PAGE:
Monday, February 20, 2012

Meme Fever

I've been sick since Saturday night. I have a furry feeling in my chest. Like I could cough up a pomeranian. My ears sound like a bowl of Rice Krispies when I swallow. My neck might be broken. I try to read but I think all my books are in a foreign language.
I did, however, manage to watch the entire first season of "Downton Abbey" while lying in bed with my iPad during the  three hours or so that I've been awake in the past two days.

And I tried to amuse myself by looking at memes. The writer meme says it all. But it made me feel worse.

This one made me laugh until I cried. I might have a fever.

And there's this one that my daughter C. made--which I love, of course. Even though I like to think I do a pretty good job of not worrying about her when she's at sea. And I'm glad she's staying with me right now because she brought me soup and orange juice and ginger ale and ginger candy.

I like the progression of these "what I do" memes. The final two panels were a bit of an eye-opener when I did the divorcée one.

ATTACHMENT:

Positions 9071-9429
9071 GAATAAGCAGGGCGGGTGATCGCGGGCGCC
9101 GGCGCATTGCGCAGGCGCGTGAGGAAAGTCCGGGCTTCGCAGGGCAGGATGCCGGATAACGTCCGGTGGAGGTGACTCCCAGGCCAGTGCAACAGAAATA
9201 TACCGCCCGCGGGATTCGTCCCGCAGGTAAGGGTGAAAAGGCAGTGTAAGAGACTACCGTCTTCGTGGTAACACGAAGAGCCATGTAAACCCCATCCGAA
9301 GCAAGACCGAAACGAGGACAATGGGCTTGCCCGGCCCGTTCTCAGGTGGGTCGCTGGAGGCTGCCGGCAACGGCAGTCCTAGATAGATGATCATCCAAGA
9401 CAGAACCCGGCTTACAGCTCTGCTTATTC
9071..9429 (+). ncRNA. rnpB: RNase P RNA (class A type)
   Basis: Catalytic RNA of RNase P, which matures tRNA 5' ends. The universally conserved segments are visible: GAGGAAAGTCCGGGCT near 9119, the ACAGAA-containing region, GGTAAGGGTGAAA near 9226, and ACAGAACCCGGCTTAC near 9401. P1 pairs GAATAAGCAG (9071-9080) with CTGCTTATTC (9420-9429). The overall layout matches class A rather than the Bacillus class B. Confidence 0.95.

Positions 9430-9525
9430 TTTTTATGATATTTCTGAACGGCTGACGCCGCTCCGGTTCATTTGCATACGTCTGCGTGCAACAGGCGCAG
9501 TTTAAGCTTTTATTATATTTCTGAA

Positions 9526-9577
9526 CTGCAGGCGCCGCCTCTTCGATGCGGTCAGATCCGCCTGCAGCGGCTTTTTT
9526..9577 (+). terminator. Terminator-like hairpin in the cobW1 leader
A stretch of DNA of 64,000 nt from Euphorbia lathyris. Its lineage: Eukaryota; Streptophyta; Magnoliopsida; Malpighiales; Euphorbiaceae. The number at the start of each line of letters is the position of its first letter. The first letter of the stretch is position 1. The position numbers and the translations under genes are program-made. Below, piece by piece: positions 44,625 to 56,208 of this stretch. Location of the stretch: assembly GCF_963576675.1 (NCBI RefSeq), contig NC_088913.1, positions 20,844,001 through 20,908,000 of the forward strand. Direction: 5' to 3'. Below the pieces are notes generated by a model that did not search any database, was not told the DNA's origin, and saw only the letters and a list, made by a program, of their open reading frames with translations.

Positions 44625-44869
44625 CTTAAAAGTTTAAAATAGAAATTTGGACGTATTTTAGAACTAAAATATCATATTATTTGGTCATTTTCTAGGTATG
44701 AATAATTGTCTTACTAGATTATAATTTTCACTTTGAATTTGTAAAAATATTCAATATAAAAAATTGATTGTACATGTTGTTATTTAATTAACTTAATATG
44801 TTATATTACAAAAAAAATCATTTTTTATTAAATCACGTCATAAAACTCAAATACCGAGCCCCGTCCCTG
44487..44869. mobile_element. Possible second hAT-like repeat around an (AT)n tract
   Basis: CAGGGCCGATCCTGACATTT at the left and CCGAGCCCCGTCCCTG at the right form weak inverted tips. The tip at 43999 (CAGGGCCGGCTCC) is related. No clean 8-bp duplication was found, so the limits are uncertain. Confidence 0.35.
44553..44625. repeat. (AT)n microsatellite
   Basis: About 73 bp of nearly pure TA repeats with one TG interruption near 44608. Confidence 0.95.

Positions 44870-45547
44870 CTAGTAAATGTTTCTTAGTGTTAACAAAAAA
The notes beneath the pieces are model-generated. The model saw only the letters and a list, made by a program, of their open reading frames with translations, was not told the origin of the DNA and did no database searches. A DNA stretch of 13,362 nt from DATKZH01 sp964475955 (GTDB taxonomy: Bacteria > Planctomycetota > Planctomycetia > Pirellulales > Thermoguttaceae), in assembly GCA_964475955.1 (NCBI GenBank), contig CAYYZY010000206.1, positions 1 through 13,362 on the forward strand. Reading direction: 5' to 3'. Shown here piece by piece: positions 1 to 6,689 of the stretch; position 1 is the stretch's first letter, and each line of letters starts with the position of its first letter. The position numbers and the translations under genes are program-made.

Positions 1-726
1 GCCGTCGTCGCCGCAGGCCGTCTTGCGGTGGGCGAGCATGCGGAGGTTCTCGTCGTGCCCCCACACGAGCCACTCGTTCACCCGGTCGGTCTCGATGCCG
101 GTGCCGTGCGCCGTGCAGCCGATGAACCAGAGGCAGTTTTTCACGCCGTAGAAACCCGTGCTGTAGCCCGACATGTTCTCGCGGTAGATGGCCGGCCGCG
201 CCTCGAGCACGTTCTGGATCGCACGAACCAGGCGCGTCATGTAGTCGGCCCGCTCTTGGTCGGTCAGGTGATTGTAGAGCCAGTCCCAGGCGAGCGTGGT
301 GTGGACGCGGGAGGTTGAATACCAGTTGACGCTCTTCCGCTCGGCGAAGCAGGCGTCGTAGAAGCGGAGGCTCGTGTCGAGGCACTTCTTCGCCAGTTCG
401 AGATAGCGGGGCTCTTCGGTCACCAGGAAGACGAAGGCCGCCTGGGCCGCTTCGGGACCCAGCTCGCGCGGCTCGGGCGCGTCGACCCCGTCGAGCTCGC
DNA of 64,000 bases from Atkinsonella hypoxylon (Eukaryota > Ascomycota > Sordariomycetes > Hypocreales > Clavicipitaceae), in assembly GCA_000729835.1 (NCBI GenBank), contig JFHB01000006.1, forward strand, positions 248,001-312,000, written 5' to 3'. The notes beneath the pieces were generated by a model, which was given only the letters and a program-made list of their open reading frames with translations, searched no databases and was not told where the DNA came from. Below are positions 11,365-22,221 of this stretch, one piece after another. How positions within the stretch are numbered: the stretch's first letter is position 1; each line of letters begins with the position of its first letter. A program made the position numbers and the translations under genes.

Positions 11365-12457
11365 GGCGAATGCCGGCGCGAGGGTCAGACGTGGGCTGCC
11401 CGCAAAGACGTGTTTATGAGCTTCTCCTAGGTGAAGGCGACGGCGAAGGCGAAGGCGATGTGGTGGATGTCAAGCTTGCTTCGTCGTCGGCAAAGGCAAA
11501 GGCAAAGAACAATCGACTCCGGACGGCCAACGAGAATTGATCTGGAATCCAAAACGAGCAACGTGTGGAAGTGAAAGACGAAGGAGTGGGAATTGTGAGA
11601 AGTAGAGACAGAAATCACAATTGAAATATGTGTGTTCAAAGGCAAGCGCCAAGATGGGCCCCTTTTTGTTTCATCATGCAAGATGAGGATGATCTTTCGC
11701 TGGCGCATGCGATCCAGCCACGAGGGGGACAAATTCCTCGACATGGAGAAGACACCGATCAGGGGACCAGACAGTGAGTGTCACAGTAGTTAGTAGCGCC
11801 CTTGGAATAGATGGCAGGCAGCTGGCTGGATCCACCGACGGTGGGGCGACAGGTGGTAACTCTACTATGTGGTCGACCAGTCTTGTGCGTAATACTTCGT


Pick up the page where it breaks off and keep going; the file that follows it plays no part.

Friday, February 17, 2012

Friday & Food

The man who loves me just called to tell me bought some wild salmon at a local farmer's market. That ought to get us out of the salad rut. Of course, I'll make a salad anyway, but it will have a supporting role for a change instead of sitting center stage. I've been serving salad for dinner every night for months--which is not to say that it's always the same. I have a number of ingredients in my repertoire. Avocados, tomatoes, pine nuts, other nuts and seeds, roasted peppers, any number of vegetables--raw or cooked, apples, tangerines, berries of all kinds, cranberries and other dried fruit. Even so, C. has rebelled. She goes out now for In 'N Out or something. I love salad--the way I do it with super fresh organic mixed greens. Arugula is one of the most amazing flavors on the planet. To me it tastes like greens crossbred with pepper and peanut butter.

And speaking of food, here are a couple of food blogs for your weekend enjoyment:
1) Wild, Fresh + Tasty (where, if you read the post that features MADE, the coffee/gift shop at the Downtown Women's Center, you will see a photo of me working the counter in my barista hat.